An international collaboration between Austria, Canada, and Poland, currently comprising five nano-satellites to investigate stellar structure and evolution of the brightest stars in the sky and their interaction with the local environment. BRITE is also used to study micropulsation, wind phenomena, and other forms of stellar variability. These nano-satellites aim to monitor stars brighter than V ~ 5 mag using two color pass-bands, over various observing campaigns. Each nano-satellite hosts a 3 cm telescope, providing a wide field of view (24° x 20°) to simultaneously observe up to a few dozen stars (Weiss et al. 2014).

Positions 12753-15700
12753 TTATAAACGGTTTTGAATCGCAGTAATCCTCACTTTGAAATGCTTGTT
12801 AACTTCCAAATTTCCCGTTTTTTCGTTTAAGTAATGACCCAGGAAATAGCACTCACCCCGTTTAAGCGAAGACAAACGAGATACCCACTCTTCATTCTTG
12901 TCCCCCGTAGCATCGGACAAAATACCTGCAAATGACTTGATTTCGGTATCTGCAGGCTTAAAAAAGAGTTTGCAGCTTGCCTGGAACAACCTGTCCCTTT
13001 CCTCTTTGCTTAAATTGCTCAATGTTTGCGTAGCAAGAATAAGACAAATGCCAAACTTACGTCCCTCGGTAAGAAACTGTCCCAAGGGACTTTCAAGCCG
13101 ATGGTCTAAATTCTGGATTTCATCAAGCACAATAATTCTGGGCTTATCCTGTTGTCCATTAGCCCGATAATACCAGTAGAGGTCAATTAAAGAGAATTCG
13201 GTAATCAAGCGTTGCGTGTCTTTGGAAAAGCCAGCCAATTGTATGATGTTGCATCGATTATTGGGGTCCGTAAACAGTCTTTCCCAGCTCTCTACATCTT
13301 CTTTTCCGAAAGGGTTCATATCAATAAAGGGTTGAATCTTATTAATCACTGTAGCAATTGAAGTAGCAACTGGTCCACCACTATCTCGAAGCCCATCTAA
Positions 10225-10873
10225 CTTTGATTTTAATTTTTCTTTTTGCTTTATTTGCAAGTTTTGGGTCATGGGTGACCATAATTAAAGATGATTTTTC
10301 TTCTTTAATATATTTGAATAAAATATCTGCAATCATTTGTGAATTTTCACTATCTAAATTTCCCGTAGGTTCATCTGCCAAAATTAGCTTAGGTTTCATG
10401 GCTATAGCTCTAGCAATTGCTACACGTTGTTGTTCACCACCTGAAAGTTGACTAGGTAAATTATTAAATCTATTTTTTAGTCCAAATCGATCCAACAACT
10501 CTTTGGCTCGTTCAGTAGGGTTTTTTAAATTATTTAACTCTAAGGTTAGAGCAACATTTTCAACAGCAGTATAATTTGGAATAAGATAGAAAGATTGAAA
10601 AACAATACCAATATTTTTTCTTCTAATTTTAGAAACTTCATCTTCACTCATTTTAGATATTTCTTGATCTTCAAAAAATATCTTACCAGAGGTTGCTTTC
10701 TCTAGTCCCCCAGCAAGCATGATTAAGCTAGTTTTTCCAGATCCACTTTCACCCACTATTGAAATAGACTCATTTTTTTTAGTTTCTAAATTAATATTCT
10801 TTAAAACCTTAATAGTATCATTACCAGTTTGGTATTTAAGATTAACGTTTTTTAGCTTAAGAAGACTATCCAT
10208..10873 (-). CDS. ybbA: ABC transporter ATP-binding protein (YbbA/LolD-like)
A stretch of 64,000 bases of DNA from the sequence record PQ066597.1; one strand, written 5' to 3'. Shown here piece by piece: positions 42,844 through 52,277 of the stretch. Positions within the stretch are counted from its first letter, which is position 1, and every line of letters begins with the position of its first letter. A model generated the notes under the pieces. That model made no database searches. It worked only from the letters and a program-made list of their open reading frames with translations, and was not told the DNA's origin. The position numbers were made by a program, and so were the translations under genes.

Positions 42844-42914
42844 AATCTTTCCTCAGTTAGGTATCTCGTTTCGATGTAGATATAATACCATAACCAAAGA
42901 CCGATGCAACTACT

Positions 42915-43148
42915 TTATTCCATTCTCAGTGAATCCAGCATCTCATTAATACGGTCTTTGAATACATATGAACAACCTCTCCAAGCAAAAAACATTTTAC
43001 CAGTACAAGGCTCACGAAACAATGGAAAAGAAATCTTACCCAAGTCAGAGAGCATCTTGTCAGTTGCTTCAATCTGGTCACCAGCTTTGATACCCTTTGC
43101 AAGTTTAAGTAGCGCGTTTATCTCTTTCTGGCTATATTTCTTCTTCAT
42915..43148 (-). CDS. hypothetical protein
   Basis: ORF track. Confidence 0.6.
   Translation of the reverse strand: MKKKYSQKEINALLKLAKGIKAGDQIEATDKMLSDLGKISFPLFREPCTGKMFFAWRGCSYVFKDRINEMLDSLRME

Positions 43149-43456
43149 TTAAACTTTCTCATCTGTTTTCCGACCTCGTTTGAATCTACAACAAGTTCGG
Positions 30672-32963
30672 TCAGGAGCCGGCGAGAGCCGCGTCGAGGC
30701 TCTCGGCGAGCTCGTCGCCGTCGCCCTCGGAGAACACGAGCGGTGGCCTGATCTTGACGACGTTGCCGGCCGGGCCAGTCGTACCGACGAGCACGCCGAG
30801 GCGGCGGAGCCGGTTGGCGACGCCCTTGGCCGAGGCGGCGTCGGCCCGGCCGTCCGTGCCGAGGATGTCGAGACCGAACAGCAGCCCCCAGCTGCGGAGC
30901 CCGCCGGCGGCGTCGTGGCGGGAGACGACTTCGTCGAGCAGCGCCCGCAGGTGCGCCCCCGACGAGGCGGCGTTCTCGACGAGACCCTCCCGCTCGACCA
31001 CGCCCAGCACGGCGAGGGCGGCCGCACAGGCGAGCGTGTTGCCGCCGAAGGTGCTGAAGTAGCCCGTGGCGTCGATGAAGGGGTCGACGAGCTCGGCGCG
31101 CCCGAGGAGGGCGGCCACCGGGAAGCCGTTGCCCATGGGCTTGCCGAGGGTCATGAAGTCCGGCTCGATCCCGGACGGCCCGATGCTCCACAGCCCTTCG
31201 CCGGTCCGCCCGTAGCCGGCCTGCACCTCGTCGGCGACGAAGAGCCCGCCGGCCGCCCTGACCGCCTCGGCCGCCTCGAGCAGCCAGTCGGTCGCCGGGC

BRITE, short for → BRIght Target Explorer; → bright; → target; → explorer.
A grouping of conspicuous stars that, when seen from Earth, form an apparent pattern. The sky is divided into 88 constellations. → asterism.
From O.Fr. constellation, from L.L. constellationem (nom. constellatus) "set with stars," from L. → com- "with" + p.p. of stellare "to shine," from stella, → star.
Hamaxtarân, from ham- "with, together" + axtar→ star + -ân suffix denoting group.